The National Hip Fracture Database (NHFD) annual report 2018 shows dramatic results of an innovative programme of screening for delirium which has been the focus of attention and investment through NHS England’s best practice tariff.
- Hospitals should examine their own NHFD data in dashboards and run charts and those with poor rates of orthogeriatric assessment should consider the implications of this for the quality of initial assessment, preoperative optimisation, perioperative medical care, rehabilitation, discharge planning, and survival that are described in this report.
- Hospitals should examine their own NHFD data in dashboards and run charts and those with poor performance should establish what proportion of delays in surgical operations are the result of avoidable inefficiencies in preoperative planning or in the organisation of theatre lists.
- Those providing or commissioning hip fracture services must examine their run charts and dashboards, and challenge units which report low rates of THR in eligible cases, or low rates of SHS for A1/A2 fractures – such findings would suggest that these groups of patients are not being treated in a cost-effective way that is in line with NICE guidance.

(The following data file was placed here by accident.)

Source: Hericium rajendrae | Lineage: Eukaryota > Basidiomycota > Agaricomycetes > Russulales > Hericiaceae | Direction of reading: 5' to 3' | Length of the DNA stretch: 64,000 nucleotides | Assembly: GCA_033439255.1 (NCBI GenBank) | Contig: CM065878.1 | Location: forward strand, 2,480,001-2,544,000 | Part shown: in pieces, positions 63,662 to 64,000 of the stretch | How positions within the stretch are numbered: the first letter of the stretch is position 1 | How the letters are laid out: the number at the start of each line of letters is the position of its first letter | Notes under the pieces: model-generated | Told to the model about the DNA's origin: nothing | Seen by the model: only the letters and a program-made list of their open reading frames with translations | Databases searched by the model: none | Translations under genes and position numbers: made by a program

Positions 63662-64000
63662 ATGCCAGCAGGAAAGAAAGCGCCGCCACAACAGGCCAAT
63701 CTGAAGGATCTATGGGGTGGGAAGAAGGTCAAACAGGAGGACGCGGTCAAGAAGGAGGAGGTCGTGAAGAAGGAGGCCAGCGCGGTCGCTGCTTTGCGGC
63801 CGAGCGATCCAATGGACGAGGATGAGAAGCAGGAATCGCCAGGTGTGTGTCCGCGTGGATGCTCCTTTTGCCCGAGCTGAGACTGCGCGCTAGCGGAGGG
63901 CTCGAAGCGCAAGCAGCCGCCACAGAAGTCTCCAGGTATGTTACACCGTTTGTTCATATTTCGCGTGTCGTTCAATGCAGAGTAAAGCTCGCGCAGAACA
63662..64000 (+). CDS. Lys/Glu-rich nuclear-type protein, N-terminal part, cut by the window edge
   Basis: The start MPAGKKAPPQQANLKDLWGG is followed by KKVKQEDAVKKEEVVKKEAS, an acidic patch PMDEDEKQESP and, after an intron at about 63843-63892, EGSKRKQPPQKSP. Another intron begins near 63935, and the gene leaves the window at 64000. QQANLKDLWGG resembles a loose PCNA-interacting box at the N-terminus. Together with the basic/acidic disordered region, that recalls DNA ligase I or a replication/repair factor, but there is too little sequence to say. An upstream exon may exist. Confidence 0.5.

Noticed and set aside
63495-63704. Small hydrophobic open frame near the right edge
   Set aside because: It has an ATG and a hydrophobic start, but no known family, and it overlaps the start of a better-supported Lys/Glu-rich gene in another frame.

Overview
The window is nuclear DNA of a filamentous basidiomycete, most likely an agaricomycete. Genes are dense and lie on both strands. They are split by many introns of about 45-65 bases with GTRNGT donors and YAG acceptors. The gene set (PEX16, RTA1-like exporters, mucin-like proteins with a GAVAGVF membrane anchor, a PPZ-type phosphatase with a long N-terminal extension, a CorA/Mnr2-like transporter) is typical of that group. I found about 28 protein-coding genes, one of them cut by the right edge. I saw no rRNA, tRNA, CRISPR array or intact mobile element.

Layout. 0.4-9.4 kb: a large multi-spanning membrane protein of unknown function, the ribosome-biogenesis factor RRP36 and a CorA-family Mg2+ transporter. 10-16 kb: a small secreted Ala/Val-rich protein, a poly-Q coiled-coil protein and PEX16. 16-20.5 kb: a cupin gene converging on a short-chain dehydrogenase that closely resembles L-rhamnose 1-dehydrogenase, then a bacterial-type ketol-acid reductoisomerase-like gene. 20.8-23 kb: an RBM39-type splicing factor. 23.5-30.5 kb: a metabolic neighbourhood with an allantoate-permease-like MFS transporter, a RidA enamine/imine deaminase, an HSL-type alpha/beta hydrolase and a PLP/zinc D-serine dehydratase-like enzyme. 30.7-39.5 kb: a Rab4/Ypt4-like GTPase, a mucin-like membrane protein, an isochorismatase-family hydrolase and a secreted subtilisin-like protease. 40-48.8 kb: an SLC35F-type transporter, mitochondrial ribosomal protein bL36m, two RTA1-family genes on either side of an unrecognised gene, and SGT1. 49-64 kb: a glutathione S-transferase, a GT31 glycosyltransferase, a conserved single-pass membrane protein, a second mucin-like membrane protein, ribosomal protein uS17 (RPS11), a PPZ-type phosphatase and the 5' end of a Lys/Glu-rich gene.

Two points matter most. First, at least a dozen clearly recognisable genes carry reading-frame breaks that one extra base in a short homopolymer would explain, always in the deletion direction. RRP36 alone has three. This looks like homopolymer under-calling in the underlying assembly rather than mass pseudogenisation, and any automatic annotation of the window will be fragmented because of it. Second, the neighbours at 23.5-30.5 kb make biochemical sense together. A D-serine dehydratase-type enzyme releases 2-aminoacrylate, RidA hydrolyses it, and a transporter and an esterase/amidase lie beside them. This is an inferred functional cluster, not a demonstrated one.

- Physiotherapy leads must be included in hip fracture programme governance meetings and if the key performance indicator ‘Prompt mobilisation after surgery’ identifies a concern this must lead to development of plans to improve multidisciplinary working and avoid people being unable to get up promptly as a result of pain, low blood pressure or delirium.
- Clinical teams must review the new key performance indicator ‘proportion of patients not delirious when tested after operation’ for their unit. If dashboards and benchmarking tables highlight poor performance then multidisciplinary clinical governance meetings must consider, discuss and develop plans to improve the perioperative care they are providing to their patients.
Hip fracture is the most common serious injury in older people. It is also the most common reason for older people to need emergency anaesthesia and surgery, and the commonest cause of death following an accident.
Patients may remain in hospital for a number of weeks, leading to one and a half million hospital bed days being used each year. Since 2016, the overall length of stay has fallen slightly (from 20.6 to 20.0 days), but, at any one time, patients recovering from hip fracture still occupy over 3,600 hospital beds (3,159 in England, 325 in Wales and 133 in Northern Ireland), a figure equivalent to 1 in 45 beds in England and Northern Ireland, and 1 in 33 beds in Wales.
Only a minority of patients will completely regain their previous abilities, and increased dependency and difficulty walking mean that a quarter will need long-term care. As a result, hip fracture is associated with a total cost to health and social services of over £1 billion per year. This one injury carries a total cost equivalent of approximately 1% of the whole NHS budget. The care provided to people with hip fracture provides an unparalleled example of how frail and older people are managed by the modern NHS.